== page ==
Centers –

  1. Student-centered, active inquiry, open-ended
  2. Purpose is to learn, offering opportunities for a variety of levels
  3. Center should be applicable to what you are teaching and what students are learning
  4. Established routines, organized materials, and dedicated space
Centers for the Early Grades Centers for the Intermediate Grades
Independent Reading

***accessible text at independent reading level, epubs, books and articles online

Independent Reading with Reader’s Notebook

***accessible text at independent reading level, epubs, books and articles online, digital reader’s notebook

Listening Center

***tablets, laptops, ipads, ipods

Multimodal Center

***devices and examples on one topic in multiple modes, consumption, and creation

Word Work

***active, and able to manipulate like a drag and drop option, text to speech, videos, word games

Beautiful Lines, Interesting Words, Author’s Craft

***accessible poems online, apps, resources, tools, publishing and sharing platforms

Writing Center

***comprehension checks, graphic organizers, student-created graphic organizers, video and audio, publishing and sharing platforms

Writing Center

***comprehension checks, graphic organizers, student-created graphic organizers, blogs, video and audio, publishing and sharing platforms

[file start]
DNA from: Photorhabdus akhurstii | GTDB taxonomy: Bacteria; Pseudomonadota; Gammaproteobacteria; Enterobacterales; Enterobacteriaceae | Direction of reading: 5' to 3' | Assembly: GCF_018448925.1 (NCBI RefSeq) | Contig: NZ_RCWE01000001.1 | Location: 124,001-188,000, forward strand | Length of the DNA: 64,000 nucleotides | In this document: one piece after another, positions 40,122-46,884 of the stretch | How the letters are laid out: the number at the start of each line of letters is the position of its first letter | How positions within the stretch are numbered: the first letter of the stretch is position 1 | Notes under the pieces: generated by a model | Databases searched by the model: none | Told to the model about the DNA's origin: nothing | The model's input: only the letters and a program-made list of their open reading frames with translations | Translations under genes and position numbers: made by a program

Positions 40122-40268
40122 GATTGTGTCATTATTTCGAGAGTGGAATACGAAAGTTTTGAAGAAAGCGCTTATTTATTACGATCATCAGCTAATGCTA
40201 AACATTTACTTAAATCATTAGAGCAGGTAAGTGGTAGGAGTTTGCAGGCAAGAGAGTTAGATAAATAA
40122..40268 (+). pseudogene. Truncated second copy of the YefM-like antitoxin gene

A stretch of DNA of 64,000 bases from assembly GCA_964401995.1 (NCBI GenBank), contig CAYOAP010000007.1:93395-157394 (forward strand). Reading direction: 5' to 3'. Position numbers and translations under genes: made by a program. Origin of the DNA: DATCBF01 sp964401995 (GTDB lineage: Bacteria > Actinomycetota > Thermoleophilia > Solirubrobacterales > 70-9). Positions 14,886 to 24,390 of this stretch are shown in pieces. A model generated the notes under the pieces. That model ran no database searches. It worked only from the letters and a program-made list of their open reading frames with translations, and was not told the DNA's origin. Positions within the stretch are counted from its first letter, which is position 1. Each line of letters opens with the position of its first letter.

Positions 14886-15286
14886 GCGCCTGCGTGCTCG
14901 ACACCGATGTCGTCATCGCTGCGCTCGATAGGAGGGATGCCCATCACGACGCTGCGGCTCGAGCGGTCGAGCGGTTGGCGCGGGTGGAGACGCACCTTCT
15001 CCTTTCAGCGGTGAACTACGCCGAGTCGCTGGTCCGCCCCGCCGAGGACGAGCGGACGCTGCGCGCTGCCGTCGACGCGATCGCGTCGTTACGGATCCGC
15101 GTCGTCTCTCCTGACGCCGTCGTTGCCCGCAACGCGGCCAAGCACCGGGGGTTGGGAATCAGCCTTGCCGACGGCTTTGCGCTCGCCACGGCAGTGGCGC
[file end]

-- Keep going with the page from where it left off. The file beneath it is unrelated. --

Wonder Center

***Virtual Reality, Videos, Infographics

Wonder Center

***Virtual Reality, Videos, Infographics

Poetry Center

***accessible poems online, apps, resources, tools, publishing and sharing platforms

Book Clubs, Literature Discussions

***accessible text, discussion forums, real-time chats and video options

Partner Center

***accessible text, audio and video

Drama Center (Reader’s Theater, plays, speeches)

***accessible material, video examples, clips, video and audio recording capabilities, publishing and sharing platforms

*** Technology Integration Ideas to Consider

Managing independent time in the literacy classroom is an area that teachers must address directly. Independent time, centers, or stations should not be busy work or only used sporadically. It does not have to be an either/or in regards to technology, instead, it is BOTH and supports students with all types of reading and writing they will consume and create in their lifetime.  It is a time for students to take ownership in their own learning. Integrating technology into independent time routines or centers is advantageous for both students and teachers and help to move all readers forward.

Want to learn more? Check out the Administrator Guide to Personalizing Literacy Through Blended Learning from ThinkCERCA! There is also a great webinar on crafting Scalable Blended Literacy Programs worth a watch as well.

References:

Blended Learning Models (Friesen, 2012)

Guided Reading, Fountas & Pinnell

Shaelynn Farnsworth is a Digital Literacy Expert in the Iowa. You can follow her on Twitter @shfarnsworth